Top ten surprises of the NLL 2019 season

Surprising things happen every year in every sport. This is partially why we love sports, isn’t it? If all of your predictions were correct every year, it’d get pretty boring pretty quick. Here are my top ten surprises from the 2019 season so far. At least these were surprises to me, you will probably have different opinions. Feel free to leave a comment if I missed any.

These are in no particular order.

1. San Diego in first place

In a pre-season article on IL Indoor, I wrote that “If everything comes together, they [the Seals] could be a very good team but even if it doesn’t, they won’t be that bad”. I’m gonna call that a win. Brodie, Dan, and Kyle are playing very well, Garrett Billings is playing like the Billings from the Rock rather than the Billings from the Black Wolves or Stealth (not that that second Billings was all that bad), Frank Scigliano has been great, and Austin Staats is everything they hoped he’d be. They’ve won close games against the Warriors and Knighthawks, and more decisively against the Roughnecks and Mammoth.

We’re a third of the way into the season and the Seals are in first place, ahead of the Rush. Can a rookie GM and coach be considered for the GM of the Year and Les Bartley award? Not sure whether it’s ever happened before but at this point in the season, Patrick Merrill has to be on the short lists for both.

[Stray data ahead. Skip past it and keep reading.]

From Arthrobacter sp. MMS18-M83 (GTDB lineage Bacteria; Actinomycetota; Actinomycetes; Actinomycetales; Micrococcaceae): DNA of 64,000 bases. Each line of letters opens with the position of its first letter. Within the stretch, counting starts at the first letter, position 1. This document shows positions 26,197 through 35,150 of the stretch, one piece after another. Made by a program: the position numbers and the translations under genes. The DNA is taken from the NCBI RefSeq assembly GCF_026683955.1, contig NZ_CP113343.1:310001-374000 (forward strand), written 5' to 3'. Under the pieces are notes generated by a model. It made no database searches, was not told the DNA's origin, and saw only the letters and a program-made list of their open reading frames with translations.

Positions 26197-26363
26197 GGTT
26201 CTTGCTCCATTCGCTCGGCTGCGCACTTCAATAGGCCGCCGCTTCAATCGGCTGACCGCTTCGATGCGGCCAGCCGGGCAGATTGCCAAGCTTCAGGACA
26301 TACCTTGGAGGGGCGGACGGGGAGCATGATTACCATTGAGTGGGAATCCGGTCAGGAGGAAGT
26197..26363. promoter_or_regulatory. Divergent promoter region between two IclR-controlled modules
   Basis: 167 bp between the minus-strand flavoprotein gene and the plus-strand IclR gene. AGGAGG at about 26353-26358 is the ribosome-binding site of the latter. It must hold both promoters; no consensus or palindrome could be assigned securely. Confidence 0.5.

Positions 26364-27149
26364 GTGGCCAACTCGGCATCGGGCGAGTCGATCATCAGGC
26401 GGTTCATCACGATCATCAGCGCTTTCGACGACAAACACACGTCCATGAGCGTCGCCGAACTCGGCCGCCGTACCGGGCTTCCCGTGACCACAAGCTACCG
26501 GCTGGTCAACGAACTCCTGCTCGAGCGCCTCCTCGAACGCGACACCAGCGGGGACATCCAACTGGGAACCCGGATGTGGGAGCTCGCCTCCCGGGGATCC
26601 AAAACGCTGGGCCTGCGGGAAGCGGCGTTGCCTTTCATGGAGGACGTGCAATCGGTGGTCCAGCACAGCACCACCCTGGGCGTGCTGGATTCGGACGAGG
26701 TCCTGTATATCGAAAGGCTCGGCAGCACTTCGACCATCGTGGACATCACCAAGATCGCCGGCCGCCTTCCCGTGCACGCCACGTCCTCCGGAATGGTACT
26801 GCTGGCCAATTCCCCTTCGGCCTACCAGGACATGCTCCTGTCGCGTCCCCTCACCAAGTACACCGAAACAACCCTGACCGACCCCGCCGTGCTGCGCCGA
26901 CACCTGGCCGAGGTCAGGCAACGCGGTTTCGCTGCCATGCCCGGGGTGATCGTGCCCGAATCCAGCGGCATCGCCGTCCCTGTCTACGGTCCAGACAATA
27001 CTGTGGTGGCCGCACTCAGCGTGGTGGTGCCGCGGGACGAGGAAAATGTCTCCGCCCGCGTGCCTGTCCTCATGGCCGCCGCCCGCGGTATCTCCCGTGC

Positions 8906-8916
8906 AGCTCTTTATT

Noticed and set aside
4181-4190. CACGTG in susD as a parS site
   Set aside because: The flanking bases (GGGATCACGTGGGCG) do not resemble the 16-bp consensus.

2. The Rush are just very good

The Rush franchise has been to the finals in each of the last four years (and five of the last seven), winning three of them. They’ve spent most of the last four or five years as the Cup favourites, and are almost a lock to win the West division every year. But this year, they seem to have dropped a little. They are still an excellent team, make no mistake, but it’s no longer an assumption that they’re going to win the West. Could Calgary catch them once they get their offense sorted out? Maybe. Could San Diego cap off their amazing debut season by winning the west? Longer shot maybe, but not out of the realm of possibility.